Aug. 22: Hurricane Irene is seen over the coastal waters of Venezuela. (Handout/GETTY IMAGES)

This post has been updated.

UPDATE: Hurricane Irene is less than two days away from hitting the East Coast, which means it’s time to prepare.

According to Capital Weather Gang’s Hurricane Tracking Center the chance that the storm will hit the coast or even head slightly inland is higher that it was before. Mandatory evacuations have been ordered for the North Carolina Outer Banks and a hurricane watch extends from Surf City to the Virginia border.


Use this post to find resources, track news in real-time and view tips on establishing a plan.

Aug. 23: Hurricane Irene approaches the Bahamas. (HO/AFP/GETTY IMAGES)


If you’re in or near D.C.:

• Gov. Robert F. McDonnell declared a state of emergency in Virginia in preparation for Hurricane Irene. (Update, Thursday 4:24 p.m.: The governors of Maryland and Virginia have both declared a state of emergency.)

• Is it time to rethink our collective disaster preparedness? Our On Innovations blog has some thoughts on how Washington responded yesterday, and how that may affect how we approach this weekend’s storm coverage. (Post columnist Robert McCartney also shares his thoughts on D.C.’s “teachable moment” here.)

• For now, the weather outside is mostly sunny. But depending on the track of Irene, Washington could expect to see anything from flooding rain to high winds over the weekend.

Is your family ready for an emergency? Blogger Janice D’Arcy revisited the importance of having a family disaster plan after Tuesday’s earthquake hit. In May, she posted a longer explainer,which includes signing up for D.C.’s city disaster alert system.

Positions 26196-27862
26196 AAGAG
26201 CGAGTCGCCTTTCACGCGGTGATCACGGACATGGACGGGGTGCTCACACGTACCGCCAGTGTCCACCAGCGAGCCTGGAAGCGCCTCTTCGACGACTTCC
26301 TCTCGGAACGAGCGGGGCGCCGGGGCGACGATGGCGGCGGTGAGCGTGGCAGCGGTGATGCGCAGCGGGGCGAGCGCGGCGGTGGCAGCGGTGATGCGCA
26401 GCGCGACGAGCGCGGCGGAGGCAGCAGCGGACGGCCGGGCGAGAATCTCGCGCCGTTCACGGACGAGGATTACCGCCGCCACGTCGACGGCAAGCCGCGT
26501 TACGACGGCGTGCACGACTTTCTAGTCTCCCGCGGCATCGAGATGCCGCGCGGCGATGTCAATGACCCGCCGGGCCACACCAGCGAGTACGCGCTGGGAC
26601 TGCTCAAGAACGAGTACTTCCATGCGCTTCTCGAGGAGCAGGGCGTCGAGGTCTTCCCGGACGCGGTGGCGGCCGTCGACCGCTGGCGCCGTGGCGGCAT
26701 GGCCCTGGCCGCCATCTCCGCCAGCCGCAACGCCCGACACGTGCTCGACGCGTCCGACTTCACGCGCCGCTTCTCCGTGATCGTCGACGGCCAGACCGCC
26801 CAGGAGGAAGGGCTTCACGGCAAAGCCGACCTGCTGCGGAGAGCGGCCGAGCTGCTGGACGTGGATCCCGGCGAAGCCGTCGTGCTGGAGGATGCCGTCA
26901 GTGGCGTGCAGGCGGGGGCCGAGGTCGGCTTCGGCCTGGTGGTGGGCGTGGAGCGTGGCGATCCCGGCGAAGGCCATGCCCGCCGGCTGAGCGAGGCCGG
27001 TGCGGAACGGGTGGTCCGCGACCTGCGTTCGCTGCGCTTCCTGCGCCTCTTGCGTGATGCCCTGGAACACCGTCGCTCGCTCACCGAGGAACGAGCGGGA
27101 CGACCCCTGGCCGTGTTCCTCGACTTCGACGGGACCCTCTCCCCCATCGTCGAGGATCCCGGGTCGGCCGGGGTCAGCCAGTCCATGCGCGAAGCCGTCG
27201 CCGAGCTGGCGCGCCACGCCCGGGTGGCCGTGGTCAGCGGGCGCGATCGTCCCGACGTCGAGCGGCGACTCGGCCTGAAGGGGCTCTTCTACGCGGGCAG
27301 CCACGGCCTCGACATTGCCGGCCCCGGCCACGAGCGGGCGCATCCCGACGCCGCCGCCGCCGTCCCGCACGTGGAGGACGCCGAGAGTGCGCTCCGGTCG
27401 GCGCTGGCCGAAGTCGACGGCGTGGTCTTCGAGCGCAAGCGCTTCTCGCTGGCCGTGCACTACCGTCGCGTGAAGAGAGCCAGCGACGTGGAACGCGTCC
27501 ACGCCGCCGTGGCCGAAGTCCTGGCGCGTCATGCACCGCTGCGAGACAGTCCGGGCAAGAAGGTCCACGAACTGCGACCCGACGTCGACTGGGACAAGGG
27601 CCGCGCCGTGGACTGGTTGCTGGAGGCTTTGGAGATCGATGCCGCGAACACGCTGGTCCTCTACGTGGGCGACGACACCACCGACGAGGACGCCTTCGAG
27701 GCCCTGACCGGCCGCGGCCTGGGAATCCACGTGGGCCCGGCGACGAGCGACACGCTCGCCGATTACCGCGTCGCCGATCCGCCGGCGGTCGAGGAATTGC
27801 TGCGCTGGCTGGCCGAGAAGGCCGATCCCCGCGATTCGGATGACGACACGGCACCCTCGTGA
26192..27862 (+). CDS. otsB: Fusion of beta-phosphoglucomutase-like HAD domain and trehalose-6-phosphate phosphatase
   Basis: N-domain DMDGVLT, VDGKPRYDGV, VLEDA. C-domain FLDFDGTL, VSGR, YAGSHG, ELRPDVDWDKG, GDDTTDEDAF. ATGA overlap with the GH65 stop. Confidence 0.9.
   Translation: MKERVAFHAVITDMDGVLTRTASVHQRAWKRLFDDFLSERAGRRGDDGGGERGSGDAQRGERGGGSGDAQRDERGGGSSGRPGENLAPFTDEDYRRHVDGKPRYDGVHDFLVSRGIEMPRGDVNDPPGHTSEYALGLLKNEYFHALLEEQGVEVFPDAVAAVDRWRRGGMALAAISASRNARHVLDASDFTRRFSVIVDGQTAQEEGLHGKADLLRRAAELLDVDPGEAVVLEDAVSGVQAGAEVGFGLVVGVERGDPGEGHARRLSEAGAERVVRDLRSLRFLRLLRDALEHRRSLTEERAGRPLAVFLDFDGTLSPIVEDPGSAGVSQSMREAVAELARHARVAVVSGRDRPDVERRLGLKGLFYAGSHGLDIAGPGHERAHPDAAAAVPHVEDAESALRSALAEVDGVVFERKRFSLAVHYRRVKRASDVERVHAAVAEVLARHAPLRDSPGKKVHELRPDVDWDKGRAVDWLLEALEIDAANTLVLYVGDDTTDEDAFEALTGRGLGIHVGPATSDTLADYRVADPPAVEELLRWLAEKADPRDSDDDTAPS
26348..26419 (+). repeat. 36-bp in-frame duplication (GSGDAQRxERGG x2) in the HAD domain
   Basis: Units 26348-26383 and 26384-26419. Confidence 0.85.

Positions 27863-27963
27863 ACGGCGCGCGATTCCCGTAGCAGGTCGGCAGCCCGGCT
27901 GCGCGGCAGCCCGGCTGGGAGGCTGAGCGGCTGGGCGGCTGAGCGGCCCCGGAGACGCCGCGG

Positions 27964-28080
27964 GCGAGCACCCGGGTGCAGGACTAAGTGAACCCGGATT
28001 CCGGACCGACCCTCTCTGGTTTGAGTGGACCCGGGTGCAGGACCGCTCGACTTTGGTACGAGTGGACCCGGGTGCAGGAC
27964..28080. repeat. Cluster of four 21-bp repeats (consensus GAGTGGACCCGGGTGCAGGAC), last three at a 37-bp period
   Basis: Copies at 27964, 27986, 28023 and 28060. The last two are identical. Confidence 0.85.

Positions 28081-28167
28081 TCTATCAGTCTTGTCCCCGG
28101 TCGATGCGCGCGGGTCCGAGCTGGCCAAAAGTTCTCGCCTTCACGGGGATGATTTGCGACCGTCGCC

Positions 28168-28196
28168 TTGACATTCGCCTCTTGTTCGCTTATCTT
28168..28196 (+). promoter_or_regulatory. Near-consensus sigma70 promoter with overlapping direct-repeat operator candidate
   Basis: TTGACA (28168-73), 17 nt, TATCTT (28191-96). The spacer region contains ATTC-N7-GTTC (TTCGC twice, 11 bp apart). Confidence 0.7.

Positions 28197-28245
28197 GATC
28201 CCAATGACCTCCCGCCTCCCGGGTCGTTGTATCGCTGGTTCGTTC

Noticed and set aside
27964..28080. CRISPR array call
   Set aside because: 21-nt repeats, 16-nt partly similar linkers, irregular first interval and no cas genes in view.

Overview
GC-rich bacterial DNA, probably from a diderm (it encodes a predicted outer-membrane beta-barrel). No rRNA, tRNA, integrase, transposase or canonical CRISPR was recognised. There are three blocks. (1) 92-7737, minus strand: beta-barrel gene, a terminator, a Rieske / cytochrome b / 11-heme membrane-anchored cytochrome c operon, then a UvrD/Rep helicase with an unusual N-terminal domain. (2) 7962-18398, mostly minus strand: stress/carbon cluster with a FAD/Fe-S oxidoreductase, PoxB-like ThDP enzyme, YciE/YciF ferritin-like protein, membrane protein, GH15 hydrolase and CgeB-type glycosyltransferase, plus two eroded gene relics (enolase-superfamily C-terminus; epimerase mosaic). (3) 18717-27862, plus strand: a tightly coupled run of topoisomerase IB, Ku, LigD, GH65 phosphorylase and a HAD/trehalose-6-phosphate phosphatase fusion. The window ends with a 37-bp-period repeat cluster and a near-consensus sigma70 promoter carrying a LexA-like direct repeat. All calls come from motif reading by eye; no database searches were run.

Preparing for the hurricane, Resort landscaping manager Chris Jaeger fills his truck and 10 five-gallon gas containers Tuesday morning in Garden City, S.C. (Steve Jessmore/AP)

If you’re closer to the coast:

American Red Cross has opened its shelters. Find a shelter using their Google map here or grab the information on your mobile device here.

• Irene an “extreme” risk to coastal mid-Atlantic, southern New England.

• Hurricane Irene is a category 3 storm with the potential to produce a storm surge of 7 to 11 feet. Still, Capital Weather Gang reports that a direct hit to North Carolina to New England is still not a sure thing.

• View this FEMA checklist of things to do before a hurricane hits.

Know the difference between a hurricane watch and a hurricane warning. American Red Cross has this explainer:

Hurricane Watch—Hurricane conditions are a threat within 48 hours. Review your hurricane plans, keep informed and be ready to act if a warning is issued.

Hurricane Warning—Hurricane conditions are expected within 36 hours. Complete your storm preparations and leave the area if directed to do so by authorities.”

Stay informed with the latest news from NASA’s hurricane coverage or from its hurricane Twitter feed in the stream below.


Follow real-time updates from our list of weather resources here.